From E-Commerce to Brick & Mortar: Q&A with Andrew and Rodolfo of Pocket Square Clothing

We recently had the honor of sitting down with Pocket Square Clothing (PSC) to learn about what it takes to start and maintain a successful brand in today’s digital market.

What’s the story behind the beginnings of PSC?

Rodolfo RamirezPocket Square Clothing was established in 2011 as a men’s accessory brand. With no formal fashion training, but with an architectural and business background from USC, we sought to create a lifestyle brand beyond clothing. Starting the brand was our response to what we saw in the market as 21 year-old college students looking to upgrade our sense of style. We primarily focused on finding interesting textiles and adopted floral prints as our brand staple since conception.

To date, we feature a collection of handcrafted bow ties, skinny neckties, pocket squares, and custom suits and shirts. The brand is a reflection of the ideals behind the “Urban Gentleman”. PSC is our effort to tell a story, to inspire and be inspired, and to create a powerful connection with people through timeless pieces.

We spent 5 years in the the direct-to-consumer and wholesale business before taking the leap and opening a brick and mortar. PSC’s previous retail experience centered around weekend pop-up shops and short 1-3 month pop-up stores at the Grove, Liberty Fairs Concept Space, and Matteo in the Arts District in Los Angeles.

What was your best and worst experience with PSC?

RR: Constant learning, traveling and meeting other creatives around the world has been at the top of the list for my best experiences with PSC. As a culturally diverse brand, many doors and opportunities have been opened for collaboration and community building.

No one likes to lose money on investments made. Our very first pop-up event was miserable; two days were spent and only a hand full of bow ties were sold. I was ready to quit and move back into architecture. This pop-up happened at the 1 month mark of our brand, we persisted and we proved that the business could actually be successful. Had I quit because of our first failed attempt, all of those great PSC experiences would not have been possible.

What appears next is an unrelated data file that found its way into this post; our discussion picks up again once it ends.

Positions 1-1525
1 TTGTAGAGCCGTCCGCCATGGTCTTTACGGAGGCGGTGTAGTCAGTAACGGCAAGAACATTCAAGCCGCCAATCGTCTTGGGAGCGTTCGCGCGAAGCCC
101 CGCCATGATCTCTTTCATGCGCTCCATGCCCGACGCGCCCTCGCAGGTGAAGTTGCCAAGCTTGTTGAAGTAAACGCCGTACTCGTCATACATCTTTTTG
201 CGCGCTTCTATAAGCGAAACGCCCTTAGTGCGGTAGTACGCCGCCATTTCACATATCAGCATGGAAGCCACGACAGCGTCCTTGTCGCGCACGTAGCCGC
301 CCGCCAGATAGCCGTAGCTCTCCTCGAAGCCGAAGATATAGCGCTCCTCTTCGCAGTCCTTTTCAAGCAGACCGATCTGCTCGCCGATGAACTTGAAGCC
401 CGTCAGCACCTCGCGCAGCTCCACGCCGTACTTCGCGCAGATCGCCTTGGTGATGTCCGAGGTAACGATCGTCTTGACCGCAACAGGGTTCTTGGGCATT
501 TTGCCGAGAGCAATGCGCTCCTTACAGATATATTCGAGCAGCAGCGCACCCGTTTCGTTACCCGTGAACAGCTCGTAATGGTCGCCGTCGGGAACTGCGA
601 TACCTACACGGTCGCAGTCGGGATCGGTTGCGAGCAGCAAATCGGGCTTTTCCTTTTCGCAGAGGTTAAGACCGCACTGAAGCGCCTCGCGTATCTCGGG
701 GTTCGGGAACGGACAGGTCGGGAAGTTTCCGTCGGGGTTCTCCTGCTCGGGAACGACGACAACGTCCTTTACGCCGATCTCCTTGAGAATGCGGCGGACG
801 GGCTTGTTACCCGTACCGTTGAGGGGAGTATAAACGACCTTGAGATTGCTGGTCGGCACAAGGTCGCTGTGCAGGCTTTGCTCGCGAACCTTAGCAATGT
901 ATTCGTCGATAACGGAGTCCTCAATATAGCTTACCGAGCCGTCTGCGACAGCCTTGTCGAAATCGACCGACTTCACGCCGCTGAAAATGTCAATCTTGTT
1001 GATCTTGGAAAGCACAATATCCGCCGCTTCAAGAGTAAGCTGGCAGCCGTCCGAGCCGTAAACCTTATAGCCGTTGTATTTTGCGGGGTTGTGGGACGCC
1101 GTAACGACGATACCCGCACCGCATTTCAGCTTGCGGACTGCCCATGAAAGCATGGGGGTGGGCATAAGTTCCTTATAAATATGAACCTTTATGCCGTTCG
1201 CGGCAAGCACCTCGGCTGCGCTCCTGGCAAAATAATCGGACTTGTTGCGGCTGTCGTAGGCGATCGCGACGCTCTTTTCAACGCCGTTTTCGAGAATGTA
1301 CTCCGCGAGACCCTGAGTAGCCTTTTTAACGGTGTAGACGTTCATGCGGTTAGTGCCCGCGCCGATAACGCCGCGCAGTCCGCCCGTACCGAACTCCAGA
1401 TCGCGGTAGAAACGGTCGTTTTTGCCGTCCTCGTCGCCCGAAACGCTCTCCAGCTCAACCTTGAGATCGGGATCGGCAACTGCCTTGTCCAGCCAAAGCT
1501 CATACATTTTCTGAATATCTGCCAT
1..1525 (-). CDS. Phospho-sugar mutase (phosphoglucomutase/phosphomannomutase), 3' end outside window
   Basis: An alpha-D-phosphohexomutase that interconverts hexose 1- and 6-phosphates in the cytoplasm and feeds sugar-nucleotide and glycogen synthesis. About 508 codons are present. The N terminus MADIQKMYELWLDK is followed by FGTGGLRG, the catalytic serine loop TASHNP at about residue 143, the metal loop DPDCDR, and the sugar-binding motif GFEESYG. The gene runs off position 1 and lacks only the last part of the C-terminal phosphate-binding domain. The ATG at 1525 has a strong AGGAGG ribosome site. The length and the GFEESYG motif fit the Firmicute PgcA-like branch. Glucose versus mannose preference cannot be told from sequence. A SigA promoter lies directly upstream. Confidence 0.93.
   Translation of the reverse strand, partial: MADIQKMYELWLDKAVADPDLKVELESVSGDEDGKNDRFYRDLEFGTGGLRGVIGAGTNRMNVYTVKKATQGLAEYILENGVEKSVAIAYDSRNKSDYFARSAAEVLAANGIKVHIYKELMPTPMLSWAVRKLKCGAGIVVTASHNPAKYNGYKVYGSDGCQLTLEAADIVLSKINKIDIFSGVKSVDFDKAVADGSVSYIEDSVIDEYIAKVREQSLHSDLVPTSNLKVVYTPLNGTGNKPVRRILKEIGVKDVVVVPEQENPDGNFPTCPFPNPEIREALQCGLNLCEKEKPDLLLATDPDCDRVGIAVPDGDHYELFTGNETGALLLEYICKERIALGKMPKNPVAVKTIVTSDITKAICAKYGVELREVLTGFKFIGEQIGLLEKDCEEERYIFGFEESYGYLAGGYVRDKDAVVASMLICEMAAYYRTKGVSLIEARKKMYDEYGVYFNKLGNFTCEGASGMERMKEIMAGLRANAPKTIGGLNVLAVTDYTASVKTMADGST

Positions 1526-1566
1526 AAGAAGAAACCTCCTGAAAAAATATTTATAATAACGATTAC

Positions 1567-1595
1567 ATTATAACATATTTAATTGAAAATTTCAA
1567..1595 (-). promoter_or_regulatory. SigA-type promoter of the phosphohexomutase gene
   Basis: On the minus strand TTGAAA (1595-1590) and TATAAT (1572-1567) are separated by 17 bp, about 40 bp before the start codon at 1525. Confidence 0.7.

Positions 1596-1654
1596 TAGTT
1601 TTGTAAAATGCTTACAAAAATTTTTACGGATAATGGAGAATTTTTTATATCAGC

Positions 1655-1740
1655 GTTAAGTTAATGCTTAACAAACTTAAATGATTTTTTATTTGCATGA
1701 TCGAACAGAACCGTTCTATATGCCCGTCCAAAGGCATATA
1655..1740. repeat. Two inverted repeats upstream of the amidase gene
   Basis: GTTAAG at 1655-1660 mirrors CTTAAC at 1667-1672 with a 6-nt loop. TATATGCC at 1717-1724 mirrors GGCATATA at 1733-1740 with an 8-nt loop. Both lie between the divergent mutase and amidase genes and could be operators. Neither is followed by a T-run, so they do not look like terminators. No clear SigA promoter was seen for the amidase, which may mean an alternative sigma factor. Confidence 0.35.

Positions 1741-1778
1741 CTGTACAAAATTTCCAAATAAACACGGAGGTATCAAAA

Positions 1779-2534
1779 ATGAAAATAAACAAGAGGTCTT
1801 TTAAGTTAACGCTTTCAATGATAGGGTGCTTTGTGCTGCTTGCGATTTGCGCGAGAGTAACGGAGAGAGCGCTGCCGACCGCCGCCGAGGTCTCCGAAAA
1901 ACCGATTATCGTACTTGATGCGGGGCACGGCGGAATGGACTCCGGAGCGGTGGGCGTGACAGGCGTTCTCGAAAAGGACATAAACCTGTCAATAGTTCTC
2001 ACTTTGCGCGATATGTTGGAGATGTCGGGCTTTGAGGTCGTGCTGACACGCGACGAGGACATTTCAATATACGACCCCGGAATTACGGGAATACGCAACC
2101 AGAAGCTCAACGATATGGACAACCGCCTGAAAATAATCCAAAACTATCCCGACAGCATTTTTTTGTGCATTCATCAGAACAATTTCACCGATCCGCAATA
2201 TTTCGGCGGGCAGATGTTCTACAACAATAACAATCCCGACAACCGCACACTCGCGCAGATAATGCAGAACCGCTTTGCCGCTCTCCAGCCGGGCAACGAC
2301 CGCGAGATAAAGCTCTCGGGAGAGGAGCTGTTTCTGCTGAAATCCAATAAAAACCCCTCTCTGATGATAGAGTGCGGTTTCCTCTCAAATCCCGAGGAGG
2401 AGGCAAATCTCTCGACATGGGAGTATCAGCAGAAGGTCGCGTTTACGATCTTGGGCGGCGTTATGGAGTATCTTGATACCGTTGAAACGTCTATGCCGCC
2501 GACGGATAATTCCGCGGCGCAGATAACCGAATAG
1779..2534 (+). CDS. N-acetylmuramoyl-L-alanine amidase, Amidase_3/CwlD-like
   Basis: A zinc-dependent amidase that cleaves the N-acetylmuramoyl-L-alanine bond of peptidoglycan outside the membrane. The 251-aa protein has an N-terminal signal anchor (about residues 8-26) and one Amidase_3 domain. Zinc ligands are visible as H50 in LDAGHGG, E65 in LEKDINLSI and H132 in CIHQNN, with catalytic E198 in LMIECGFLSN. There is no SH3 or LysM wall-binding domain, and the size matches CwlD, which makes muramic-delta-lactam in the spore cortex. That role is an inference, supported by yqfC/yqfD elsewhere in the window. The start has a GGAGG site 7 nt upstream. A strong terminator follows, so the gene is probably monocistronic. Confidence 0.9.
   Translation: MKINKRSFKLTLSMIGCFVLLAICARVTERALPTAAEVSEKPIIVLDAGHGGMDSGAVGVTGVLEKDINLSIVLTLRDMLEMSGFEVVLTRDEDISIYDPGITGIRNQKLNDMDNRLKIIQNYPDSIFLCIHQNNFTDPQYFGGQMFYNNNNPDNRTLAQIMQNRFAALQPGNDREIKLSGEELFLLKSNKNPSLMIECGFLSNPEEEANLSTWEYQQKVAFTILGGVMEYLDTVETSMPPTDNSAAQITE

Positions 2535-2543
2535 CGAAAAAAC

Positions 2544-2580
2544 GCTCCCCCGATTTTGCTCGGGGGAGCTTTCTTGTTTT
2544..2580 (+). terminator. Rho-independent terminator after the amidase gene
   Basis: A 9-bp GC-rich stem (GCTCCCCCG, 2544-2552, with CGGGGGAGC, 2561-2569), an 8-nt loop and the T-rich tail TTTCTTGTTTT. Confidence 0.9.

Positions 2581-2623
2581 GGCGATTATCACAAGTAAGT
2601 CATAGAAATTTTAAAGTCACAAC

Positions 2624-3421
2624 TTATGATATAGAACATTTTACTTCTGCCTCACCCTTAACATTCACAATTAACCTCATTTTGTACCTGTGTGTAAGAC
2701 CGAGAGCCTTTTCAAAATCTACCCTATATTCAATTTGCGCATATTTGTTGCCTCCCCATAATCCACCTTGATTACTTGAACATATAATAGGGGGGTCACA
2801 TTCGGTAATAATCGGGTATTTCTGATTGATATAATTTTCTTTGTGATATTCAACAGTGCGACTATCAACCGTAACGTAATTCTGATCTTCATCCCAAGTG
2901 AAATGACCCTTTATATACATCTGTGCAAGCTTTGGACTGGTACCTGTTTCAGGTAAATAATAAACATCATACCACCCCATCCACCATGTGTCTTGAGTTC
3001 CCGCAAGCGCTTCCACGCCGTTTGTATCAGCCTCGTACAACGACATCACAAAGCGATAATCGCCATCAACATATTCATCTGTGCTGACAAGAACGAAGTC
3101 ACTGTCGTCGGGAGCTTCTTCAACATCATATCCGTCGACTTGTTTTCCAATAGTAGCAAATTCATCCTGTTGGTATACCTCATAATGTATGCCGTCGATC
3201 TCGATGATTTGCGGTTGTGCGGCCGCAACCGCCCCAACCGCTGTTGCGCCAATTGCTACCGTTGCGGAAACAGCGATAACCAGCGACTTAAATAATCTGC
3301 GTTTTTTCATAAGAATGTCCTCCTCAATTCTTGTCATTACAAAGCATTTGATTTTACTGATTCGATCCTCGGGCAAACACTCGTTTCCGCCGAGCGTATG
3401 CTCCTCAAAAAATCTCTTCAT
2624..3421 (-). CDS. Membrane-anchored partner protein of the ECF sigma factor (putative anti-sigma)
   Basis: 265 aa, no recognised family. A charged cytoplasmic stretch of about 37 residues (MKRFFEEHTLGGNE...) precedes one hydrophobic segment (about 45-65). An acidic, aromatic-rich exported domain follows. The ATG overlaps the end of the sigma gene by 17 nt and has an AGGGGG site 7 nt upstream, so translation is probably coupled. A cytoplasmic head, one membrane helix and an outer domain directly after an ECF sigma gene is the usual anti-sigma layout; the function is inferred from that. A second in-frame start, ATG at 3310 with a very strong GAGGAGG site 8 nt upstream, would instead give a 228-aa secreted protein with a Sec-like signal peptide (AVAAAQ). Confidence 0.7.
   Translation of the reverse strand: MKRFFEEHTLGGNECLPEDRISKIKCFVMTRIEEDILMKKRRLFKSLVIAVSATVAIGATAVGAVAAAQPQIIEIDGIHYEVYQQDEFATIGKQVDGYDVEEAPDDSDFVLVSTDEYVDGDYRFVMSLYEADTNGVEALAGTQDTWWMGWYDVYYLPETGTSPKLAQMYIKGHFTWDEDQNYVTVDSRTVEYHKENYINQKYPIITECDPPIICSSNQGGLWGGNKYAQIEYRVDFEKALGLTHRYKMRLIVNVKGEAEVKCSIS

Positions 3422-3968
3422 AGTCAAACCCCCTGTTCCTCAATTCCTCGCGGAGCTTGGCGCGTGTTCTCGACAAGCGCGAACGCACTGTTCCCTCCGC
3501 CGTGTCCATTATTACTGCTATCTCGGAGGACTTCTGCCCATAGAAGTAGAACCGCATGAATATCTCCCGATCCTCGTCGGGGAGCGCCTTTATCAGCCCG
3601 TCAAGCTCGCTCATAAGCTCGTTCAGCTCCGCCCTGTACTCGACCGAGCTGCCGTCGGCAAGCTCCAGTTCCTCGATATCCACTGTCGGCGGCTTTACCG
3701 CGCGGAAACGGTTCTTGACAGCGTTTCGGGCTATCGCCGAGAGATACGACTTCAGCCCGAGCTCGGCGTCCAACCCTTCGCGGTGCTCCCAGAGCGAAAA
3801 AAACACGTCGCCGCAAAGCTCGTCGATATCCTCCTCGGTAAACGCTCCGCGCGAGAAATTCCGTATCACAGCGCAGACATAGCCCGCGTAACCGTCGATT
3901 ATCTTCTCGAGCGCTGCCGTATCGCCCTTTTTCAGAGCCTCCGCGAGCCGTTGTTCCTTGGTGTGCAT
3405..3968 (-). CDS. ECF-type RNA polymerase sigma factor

Andrew Cheung: Our first official retail experience was running our pop-up at The Grove in LA. Hiring and managing employees at the retail level was extremely challenging while trying to run our brand at the same time. Not only that, we were under strict guidelines with management at the Grove and given tough limitations as to what we could or could not do. To say the least, I try not to think about that time.

With that said, our pop-ups were incredible learning experiences that led to us opening our PSC Flagship retail store last year. It’s been an amazing year. We reached our milestone goal to open our first flagship store by year 5 of our brand, we’ve been voted the best menswear boutique in DTLA, and most important of all, we have a physical base we can call our own and share that with the local community and our customers who come from all over the world.

How would you describe each other as business partners and as friends in three words?

Business partner: Trustworthy, Resourceful, Persistent
Friend: Clever, Witty, Frank

Business partner: Accountable, Creative, Balance
Friend: Multifaceted, Gravitational, Synced

What are four things we can look forward to seeing from the PSC brand?

RR: We are working on a bag collection and looking to expand into custom women’s suiting. Our expansion into women’s suiting is our effort to widen our market and offer our women contingency PSC tailored and designed garments. Ready to wear suiting and shirting are in the process of being designed and is expected to be released spring of 2018.

Image via Allen Daniel Photo
What are five tips you would give to others wanting to follow in your footsteps?


  1. Be Humble. Learn what your weaknesses are and work on them.
  2. Ask questions. Ask you customer, colleagues and manufacturers as many questions as you can think of.
  3. Build with your peers. Find a group of people that you can build with. A path traveled alone is hard and not that fun.
  4. Find your customer. Get to know who your customer base is and what they want.
  5. Be flexible. Adapt to good and bad opportunities. Try something a few times, see if it works. If it doesn’t work, pivot. If it does work, you are on to something.


  1. Unless you’re a genius or just plain lucky, find a partner who can fill in the voids and balance you.
  2. Most brands or businesses in general are not overnight successes, and most even fail.
  3. Stay the course and be consistent. Set goals and make sure you meet those milestones. Your customers are the key to your success so pay attention. Also, don’t be stupid.
  4. Be resourceful; you don’t need a million dollars to design a collection or product. Don’t be afraid to ask for help or ask questions. You’re more likely to be helped than rejected unless you’re just an awful person.
  5. Be engaged. You are the brand, so put yourself out there. Don’t be all talk, put your money where your mouth is. Constantly create and learn. Don’t be afraid to question, analyze, communicate, experiment, and reinvent. Complacency is your enemy, and sometimes you are your own.
  6. You’re not special. But you certainly can make people think you are. Focus on what makes you different and study what your core audience relates to. Build a brand people can rally behind.


By XOMAD team members @franciskenneth and Darby Barton

#InfluencerMarketing #teamXOMAD #InfluencerLed


Images via Allen Daniel Photo

Check out our last interview with Ocean Spray here!


Categories: Features
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